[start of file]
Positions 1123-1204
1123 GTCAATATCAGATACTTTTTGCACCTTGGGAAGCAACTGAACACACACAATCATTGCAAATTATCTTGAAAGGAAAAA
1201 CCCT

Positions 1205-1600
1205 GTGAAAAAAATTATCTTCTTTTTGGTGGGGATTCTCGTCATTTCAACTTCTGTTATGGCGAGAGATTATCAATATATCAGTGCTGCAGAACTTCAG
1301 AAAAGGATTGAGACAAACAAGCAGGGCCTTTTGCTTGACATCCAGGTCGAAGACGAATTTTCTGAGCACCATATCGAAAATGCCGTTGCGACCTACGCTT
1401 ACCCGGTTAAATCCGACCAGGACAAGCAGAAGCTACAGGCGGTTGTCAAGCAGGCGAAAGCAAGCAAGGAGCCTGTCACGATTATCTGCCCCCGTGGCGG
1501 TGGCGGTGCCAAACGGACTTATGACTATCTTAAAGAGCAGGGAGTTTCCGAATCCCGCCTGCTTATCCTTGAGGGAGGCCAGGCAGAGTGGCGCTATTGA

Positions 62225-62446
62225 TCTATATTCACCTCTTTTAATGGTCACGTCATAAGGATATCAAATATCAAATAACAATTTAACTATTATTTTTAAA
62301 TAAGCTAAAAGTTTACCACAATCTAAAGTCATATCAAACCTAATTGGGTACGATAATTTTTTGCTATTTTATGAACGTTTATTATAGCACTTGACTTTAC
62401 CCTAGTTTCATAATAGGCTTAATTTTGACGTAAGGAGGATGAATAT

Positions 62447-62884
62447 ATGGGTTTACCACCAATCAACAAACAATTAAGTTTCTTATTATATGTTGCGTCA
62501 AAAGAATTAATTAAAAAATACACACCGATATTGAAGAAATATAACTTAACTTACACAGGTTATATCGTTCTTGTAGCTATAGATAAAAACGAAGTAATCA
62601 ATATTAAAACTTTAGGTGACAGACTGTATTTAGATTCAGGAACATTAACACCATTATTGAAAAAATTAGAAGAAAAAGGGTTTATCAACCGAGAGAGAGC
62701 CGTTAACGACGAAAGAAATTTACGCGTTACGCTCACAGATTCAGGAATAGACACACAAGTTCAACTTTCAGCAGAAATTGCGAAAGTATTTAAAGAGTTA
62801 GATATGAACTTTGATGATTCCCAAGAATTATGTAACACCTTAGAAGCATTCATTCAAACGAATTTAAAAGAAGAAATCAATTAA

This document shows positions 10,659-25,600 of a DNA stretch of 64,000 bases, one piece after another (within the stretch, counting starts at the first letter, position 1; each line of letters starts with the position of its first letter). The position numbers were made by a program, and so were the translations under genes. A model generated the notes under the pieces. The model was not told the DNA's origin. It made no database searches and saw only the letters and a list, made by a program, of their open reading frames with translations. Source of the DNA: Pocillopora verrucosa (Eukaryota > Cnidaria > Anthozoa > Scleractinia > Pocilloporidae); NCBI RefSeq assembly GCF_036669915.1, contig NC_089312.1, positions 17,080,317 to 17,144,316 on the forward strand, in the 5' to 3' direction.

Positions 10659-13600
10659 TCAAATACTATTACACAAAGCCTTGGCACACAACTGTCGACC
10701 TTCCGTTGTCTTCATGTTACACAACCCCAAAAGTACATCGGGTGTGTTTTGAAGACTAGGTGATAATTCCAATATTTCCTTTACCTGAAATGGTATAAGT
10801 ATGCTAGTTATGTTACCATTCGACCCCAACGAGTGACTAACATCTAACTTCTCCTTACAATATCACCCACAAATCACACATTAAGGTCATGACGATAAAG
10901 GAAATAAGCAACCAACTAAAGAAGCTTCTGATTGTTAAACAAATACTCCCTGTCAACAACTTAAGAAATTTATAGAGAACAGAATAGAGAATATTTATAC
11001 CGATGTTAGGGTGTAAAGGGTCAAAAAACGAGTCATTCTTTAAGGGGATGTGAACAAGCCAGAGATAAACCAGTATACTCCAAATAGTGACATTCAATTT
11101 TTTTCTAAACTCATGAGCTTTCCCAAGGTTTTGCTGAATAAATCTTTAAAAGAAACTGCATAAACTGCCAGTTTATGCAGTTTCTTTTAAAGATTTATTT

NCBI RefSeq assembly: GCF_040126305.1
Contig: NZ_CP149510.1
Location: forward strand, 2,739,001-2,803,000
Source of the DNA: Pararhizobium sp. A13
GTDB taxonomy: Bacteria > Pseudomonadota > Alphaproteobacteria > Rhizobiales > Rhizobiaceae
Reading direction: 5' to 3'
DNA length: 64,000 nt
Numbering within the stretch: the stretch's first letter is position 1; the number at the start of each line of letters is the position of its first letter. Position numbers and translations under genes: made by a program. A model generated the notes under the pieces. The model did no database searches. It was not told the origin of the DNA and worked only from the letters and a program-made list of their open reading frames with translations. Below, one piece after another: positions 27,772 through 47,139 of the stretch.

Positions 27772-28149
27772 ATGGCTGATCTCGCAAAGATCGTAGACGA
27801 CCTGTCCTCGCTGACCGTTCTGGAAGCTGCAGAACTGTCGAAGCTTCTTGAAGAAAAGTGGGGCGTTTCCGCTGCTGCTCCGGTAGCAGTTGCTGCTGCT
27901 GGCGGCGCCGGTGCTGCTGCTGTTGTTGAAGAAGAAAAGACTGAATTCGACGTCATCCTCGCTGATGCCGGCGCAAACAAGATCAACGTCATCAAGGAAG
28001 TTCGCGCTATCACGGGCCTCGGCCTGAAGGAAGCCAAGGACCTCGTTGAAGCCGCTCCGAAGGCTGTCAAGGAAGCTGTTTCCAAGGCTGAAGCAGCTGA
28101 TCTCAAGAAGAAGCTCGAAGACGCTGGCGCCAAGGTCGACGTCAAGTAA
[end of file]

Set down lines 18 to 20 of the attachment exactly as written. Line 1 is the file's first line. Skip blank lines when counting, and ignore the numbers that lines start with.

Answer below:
62801 GATATGAACTTTGATGATTCCCAAGAATTATGTAACACCTTAGAAGCATTCATTCAAACGAATTTAAAAGAAGAAATCAATTAA

This document shows positions 10,659-25,600 of a DNA stretch of 64,000 bases, one piece after another (within the stretch, counting starts at the first letter, position 1; each line of letters starts with the position of its first letter). The position numbers were made by a program, and so were the translations under genes. A model generated the notes under the pieces. The model was not told the DNA's origin. It made no database searches and saw only the letters and a list, made by a program, of their open reading frames with translations. Source of the DNA: Pocillopora verrucosa (Eukaryota > Cnidaria > Anthozoa > Scleractinia > Pocilloporidae); NCBI RefSeq assembly GCF_036669915.1, contig NC_089312.1, positions 17,080,317 to 17,144,316 on the forward strand, in the 5' to 3' direction.

Positions 10659-13600